After the fellowship concluded, we received a Stanford Impact Labs grant to pilot a program called El Encuentro in collaboration with community partners in the Bay Area who serve immigrants. We have three main goals: to support immigrant-led organizations to identify their needs and work towards their identified solutions; to help organizations implement and evaluate early-stage community programs; and to bring together a multi-disciplinary community of practice in immigrant health.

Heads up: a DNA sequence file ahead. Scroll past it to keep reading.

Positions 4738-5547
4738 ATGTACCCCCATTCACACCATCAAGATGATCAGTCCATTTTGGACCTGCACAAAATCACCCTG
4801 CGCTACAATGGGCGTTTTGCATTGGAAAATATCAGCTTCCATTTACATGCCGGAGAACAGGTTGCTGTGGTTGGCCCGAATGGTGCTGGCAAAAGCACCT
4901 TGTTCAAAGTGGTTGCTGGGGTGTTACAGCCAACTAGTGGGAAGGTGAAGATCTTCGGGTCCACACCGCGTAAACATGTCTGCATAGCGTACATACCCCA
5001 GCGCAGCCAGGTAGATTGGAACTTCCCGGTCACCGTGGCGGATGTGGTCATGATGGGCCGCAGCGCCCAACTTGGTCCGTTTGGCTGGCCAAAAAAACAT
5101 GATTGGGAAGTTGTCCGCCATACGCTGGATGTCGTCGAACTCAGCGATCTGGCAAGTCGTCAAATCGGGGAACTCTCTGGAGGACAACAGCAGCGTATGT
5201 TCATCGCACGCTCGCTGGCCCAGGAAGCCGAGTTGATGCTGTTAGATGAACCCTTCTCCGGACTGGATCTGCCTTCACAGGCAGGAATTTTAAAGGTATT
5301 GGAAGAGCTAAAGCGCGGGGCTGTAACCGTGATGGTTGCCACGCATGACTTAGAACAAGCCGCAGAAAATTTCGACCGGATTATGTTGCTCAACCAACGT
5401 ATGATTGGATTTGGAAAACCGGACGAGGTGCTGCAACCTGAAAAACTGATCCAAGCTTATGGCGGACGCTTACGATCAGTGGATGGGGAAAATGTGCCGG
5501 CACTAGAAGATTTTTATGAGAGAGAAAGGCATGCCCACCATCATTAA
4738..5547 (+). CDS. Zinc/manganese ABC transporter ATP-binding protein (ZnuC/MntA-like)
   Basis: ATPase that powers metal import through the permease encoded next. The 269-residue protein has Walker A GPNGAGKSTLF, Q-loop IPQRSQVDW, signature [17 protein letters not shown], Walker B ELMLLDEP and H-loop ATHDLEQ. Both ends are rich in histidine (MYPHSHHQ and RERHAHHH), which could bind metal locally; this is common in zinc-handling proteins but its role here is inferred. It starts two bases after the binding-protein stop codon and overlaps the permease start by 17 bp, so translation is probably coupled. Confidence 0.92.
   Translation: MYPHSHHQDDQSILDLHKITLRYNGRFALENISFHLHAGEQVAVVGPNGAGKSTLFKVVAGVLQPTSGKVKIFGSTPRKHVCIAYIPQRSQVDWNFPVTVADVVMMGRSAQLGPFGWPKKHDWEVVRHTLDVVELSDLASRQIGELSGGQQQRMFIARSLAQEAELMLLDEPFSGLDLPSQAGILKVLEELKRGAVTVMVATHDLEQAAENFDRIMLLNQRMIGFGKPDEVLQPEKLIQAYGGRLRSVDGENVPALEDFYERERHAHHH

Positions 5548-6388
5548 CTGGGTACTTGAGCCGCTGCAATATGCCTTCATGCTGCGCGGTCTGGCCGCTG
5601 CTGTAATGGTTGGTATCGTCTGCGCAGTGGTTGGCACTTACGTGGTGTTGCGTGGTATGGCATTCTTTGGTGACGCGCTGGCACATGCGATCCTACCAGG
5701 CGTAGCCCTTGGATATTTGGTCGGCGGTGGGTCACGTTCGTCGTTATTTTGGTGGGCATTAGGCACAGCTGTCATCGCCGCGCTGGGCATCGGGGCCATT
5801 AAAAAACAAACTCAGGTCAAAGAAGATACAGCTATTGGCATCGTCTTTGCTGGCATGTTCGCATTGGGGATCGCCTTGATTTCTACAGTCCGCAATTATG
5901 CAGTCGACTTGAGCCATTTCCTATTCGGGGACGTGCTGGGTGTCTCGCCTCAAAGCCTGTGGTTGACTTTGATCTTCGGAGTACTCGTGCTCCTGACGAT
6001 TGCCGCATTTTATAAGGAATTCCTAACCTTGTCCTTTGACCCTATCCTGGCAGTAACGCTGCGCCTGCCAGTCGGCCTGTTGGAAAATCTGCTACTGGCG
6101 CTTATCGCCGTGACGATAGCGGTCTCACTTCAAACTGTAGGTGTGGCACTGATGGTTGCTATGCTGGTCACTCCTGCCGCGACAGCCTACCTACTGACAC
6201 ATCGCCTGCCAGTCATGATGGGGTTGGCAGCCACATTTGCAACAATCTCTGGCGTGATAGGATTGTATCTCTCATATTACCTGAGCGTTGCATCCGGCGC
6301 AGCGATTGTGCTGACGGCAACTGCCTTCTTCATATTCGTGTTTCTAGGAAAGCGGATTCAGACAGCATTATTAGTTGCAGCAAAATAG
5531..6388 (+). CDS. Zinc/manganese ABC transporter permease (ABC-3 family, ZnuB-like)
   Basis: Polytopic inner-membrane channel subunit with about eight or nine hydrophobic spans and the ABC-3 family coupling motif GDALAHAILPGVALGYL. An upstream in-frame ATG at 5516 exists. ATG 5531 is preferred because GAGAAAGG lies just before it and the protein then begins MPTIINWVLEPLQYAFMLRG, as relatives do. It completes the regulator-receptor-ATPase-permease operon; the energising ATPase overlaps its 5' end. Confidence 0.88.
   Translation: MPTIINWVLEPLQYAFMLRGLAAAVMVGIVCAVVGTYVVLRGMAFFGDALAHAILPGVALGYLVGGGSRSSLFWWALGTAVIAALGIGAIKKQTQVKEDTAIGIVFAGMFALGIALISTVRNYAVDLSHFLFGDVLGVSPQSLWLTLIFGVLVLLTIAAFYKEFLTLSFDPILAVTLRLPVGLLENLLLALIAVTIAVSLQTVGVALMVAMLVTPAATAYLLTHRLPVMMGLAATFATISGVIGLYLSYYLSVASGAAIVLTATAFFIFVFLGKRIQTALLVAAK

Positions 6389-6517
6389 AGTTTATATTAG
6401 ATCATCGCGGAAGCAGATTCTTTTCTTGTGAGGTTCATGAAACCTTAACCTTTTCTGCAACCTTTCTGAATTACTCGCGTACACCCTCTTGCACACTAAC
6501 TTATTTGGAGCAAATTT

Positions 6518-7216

To achieve the first objective, we’re collaborating with a group called Ayudando Latinos A Soñar-(ALAS) in Half Moon Bay to evaluate the impact of their after-school cultural arts program, which builds on the strengths and culture of the immigrant community rather than approaching immigrant health from a scarcity mindset. We also recently received a grant to help them build their own community research program. For the second objective, we’re working with Catholic Charities Santa Clara to assess the impact of their “footsteps” program where community guides use their lived experience to help newcomer families navigate the often siloed resources that they need. Lastly, we have held ongoing convenings of Bay Area multidisciplinary providers (health, and mental health, legal, educational and social services) to identify ways we can work together and measure our collective impact on the overall health and well-being of immigrant children and their families.